Intelligent and Honest Radicals: The Chicago Federation of Labor and the Politics of Progression (Hardback)Mitchell Newton-Matza (author)
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Publisher: Lexington Books
Number of pages: 254
Weight: 517 g
Dimensions: 237 x 160 x 24 mm
In Intelligent and Honest Radicals, Mitchell Newton-Matza chronicles the origins and early days of the Chicago Federation of Labor, beginning with the events in the nineteenth century that led to its foundation, resulting in a compelling study of a long-neglected historical period in recent Chicago history. Newton-Matza highlights the importance of this period and its later relevance. -- Carmen Gomez-Galisteo, Universidad Camilo Jose Cela
This is bottom-up history at its best. Newton-Matza argues for a new historical examination of the early twentieth century in Chicago. By demonstrating that the 1920s were not a vast wasteland for labor, but were instead the stepping-stone for the 1930s' accomplishments, he rebuilds our understanding of the legal and labor history of the period. -- Scott Merriman, Troy University
It was at Chicago's Labor Day Parade that I first understood what the day truly meant, and was filled with pride for those who built our nation with their hands. Mitchell Newton-Matza takes us back in time to the dramatic evolution of the Chicago Federation of Labor from 1919 through 1933, smoldering with the violent upheavals of its day. He shows why it took a city of `big shoulders' to make it manifest. From the specters of Haymarket and Pullman to the Illinois `Con-Con,' workers tried with growing degrees of desperation to feed their families in the face of low wages and high costs. As Depression-era leaders in Washington like Hattie Caraway fought for the workers of America, so did the men and women of the Chicago labor movement. Newton-Matza tells their story. An intelligent and honest book. -- Nancy Hendricks, Author of Senator Hattie Caraway: An Arkansas Legacy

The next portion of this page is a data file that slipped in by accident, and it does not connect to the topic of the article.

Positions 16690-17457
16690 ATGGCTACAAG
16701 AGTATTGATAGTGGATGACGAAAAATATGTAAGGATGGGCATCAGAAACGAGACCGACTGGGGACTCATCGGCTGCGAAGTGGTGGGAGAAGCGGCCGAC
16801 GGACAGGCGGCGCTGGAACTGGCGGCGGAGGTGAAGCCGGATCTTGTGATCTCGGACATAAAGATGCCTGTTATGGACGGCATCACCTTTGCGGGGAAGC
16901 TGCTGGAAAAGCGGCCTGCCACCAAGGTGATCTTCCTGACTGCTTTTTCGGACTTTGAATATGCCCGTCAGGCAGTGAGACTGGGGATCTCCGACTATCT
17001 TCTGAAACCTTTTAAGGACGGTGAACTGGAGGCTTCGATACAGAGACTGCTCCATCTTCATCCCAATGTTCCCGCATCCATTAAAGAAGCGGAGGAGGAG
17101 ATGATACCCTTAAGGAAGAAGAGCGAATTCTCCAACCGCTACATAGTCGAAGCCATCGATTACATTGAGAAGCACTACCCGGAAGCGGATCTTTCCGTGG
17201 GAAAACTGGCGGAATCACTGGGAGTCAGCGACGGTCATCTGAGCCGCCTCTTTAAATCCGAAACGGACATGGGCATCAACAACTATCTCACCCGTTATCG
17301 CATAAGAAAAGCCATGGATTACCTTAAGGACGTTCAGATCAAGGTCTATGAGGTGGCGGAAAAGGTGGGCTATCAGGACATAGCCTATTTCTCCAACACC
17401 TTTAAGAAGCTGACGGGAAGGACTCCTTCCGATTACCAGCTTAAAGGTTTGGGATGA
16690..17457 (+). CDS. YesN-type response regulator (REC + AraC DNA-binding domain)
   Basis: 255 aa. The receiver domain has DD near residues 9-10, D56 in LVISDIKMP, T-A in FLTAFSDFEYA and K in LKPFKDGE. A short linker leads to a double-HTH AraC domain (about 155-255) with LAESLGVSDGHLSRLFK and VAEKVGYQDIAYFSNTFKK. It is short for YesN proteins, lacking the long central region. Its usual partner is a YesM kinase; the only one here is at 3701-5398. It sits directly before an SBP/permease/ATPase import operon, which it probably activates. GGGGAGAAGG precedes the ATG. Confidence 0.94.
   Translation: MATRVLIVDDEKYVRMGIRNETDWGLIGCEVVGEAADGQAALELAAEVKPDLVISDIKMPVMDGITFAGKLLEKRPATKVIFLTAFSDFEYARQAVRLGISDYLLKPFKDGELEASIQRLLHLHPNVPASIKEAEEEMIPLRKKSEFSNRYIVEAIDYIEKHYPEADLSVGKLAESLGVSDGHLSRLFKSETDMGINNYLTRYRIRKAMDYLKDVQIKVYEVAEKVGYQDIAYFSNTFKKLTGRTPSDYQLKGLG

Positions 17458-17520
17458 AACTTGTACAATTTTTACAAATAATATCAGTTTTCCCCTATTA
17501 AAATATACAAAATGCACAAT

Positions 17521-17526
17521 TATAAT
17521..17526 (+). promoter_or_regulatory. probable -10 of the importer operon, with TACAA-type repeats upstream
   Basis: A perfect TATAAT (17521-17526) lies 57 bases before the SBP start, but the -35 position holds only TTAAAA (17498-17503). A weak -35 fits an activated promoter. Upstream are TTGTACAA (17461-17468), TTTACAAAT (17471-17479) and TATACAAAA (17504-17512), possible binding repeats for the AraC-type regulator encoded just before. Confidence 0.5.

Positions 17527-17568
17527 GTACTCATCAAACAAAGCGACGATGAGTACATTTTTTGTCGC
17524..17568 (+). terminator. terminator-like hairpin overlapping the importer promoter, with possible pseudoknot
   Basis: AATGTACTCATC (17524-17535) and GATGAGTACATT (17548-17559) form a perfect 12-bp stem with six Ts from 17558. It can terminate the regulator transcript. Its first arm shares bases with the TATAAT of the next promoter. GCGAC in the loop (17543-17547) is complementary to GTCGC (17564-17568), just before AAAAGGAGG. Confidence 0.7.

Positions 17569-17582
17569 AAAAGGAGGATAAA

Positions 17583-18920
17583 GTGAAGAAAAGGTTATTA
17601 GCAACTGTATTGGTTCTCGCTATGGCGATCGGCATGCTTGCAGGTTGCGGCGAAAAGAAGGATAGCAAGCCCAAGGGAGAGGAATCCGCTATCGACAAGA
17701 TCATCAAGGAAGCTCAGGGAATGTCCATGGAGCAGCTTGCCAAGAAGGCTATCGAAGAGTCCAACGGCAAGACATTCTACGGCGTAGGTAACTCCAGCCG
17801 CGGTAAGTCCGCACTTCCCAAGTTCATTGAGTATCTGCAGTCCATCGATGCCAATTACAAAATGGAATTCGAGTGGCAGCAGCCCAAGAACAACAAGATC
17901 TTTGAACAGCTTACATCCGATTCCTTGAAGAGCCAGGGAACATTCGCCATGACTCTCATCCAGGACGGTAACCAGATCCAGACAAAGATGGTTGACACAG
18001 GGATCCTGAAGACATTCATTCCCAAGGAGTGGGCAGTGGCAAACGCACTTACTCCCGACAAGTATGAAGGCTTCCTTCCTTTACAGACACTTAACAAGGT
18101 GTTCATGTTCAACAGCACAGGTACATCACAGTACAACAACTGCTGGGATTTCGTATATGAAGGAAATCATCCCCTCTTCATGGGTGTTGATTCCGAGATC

Dr. Newton-Matza has produced an important reconsideration of working-class activity and thought during the 1920s, filling in the gap between a period of well-documented working-class activity in the 1910s and the resurgence of the labor movement in the 1930s. Newton-Matza ably demonstrates that, despite political setbacks, a core labor movement continued to evolve and develop in the 1920s. -- Steven Barleen, Northern Illinois University
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